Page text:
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ISS Image 2008/02/04(UT)
Ralf Vandebergh(250mm Newton)|
This was the first opportunity to capture a reasonable pass of the ISS in the new
evening-visibility period this month.It was a case of luck to just have a gap in
the clouds,a few minutes later,it was raining again.
The observing and lighting angle was favourable to capture the Stations main
Robotic Arm(Canadarm).It is visible below as the oblong projection.
A movie of the station is also added.
We see especially the Robotic
Station Arm(Candadarm)very good.
I regularly reprocess earlier ISS and other satellite images to see what is the gain, since
processing techniques are improving month after month.
Speaking of ISS, you really get back in time as certain modules or other elements were
still not attached to the Space Station and you see an earlier stage of it .
This reprocessing is involved in a special story..
April 19, 2008; In Kazakhstan lands the Soyuz TMA-11 spacecraft, returning from the
ISS with on board 2 women and a men. The first time in history that 2 women flew
together in one Soyuz. One of them is Peggy Whitson, comming home after her second
long-duration stay on the ISS.
It turned out to be no normal landing, since the crew experienced forces of about 8
times that of gravity. The Soyuz made a so called 'ballistic re-entry', this is a re-entry,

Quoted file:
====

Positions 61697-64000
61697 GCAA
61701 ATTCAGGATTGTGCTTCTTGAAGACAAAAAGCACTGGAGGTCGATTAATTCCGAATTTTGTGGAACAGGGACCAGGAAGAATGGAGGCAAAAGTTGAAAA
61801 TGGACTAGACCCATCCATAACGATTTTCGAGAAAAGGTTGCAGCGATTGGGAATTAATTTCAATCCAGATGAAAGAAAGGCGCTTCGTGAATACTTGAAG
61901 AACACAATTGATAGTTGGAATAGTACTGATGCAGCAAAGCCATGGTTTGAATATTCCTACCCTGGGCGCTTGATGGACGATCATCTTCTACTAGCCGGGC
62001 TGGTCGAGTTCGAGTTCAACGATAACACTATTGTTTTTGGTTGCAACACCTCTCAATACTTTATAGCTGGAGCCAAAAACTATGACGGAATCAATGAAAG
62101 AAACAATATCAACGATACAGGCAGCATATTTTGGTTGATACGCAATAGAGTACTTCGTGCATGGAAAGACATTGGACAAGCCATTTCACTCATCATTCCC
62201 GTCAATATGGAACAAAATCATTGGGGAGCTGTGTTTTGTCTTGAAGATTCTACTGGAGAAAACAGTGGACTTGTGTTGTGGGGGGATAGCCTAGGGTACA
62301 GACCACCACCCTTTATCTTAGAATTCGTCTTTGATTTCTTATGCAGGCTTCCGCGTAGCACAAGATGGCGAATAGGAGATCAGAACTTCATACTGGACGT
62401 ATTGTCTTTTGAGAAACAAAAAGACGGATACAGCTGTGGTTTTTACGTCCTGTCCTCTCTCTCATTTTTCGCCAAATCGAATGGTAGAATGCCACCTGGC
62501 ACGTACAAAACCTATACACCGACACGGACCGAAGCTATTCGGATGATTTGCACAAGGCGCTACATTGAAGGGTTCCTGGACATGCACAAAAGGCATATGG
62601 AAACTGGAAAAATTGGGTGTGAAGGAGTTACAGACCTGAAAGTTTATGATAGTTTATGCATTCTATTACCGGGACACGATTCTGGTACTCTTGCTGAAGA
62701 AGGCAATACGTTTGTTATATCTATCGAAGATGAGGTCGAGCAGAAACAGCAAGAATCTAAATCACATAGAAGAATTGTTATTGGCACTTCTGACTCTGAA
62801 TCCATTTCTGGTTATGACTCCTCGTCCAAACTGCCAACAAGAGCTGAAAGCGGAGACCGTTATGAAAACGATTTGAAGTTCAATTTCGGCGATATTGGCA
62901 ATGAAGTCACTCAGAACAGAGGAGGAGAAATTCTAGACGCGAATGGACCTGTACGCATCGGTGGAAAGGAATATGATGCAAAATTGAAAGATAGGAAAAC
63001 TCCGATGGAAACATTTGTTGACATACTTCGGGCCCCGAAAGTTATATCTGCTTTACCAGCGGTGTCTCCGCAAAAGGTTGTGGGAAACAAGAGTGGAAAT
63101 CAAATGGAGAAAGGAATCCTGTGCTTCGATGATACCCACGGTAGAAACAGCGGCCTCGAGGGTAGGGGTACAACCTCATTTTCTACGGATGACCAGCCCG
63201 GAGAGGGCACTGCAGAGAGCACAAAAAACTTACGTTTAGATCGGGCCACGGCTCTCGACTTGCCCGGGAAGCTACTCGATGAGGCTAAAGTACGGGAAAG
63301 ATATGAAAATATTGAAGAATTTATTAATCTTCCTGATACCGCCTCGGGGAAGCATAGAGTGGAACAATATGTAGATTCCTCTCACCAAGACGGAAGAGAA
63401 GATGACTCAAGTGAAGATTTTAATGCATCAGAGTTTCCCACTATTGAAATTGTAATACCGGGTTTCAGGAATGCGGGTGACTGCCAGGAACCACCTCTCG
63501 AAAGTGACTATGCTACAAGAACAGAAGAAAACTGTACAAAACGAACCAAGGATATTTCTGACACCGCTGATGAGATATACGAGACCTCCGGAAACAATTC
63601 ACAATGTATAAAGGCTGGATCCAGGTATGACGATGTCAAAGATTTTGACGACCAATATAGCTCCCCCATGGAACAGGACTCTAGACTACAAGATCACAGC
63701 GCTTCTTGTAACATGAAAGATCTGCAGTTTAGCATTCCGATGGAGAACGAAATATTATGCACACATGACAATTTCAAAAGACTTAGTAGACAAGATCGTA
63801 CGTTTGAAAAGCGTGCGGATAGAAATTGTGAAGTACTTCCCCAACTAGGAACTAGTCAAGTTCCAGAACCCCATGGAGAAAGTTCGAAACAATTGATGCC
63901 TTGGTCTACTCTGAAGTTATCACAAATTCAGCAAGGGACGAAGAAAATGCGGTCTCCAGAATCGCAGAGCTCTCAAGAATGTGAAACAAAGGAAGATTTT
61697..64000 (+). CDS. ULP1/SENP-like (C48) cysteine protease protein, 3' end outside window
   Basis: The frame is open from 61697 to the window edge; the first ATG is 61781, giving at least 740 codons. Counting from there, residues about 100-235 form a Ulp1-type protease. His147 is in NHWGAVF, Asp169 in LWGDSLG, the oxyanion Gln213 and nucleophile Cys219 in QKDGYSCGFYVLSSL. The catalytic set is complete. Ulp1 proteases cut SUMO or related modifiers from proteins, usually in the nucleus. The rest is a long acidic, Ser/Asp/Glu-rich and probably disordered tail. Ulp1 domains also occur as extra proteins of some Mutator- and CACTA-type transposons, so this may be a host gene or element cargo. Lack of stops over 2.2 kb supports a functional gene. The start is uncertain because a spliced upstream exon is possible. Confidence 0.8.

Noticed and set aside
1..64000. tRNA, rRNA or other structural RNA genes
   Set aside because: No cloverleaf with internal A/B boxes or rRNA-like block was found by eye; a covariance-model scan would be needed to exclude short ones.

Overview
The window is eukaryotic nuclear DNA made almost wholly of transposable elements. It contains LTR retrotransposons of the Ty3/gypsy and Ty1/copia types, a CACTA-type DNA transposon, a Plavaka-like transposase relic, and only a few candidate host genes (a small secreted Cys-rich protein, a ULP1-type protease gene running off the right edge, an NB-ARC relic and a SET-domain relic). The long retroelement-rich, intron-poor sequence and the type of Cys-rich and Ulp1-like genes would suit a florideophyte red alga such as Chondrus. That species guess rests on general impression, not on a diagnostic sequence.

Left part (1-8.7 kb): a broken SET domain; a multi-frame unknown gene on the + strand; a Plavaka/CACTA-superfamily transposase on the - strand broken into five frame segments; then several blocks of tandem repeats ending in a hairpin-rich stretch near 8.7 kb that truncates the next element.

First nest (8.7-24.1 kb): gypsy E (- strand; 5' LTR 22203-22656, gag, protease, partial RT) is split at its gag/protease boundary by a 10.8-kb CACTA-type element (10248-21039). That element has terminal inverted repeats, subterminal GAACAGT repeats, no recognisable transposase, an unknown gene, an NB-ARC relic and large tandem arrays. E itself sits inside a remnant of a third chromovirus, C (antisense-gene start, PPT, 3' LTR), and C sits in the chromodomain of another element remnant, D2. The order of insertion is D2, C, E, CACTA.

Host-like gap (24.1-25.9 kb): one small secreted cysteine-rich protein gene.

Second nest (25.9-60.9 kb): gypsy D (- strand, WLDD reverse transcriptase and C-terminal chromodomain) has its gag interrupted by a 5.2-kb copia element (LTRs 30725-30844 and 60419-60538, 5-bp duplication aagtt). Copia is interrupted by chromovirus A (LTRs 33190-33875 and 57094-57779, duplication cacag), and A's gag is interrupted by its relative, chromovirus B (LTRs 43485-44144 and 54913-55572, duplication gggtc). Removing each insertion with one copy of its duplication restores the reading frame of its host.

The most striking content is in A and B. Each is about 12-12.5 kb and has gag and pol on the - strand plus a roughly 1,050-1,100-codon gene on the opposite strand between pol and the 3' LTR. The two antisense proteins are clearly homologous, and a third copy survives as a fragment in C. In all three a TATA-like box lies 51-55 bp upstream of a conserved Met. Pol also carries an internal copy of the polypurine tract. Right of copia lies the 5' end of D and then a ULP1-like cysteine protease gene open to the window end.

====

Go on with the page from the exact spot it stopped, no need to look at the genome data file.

steeper then a normal one. The cause was a malfunction and the vehicle landed
475km from the intended landing point. It happened 2 times before with a
Soyuz TMA, but the crew was doing well.
We follow the path of the TMA-11 backwards to the point it was still docked to the ISS
since October 12, 2007. On February 4, 2008, I took this image with the 10'' reflector
during a favourable southern pass, sky only partially clear, lighting angle to the station
exellent, observing angle favourable too, witness the good visibility of the Canadian
Robotic arm Canadarm 2, visible with some structure at the underside, and in position
awaiting the arrival of the upcomming STS-122 mission.
The Soyuz TMA-11, subject of the story, is greatly visible as well, especially one of its
solar panels stands good in the light.
Imagery: 10inch Newtonian, manually tracked)
[Ralf Vandebergh:Neighbourhood of Maastricht Netherlands]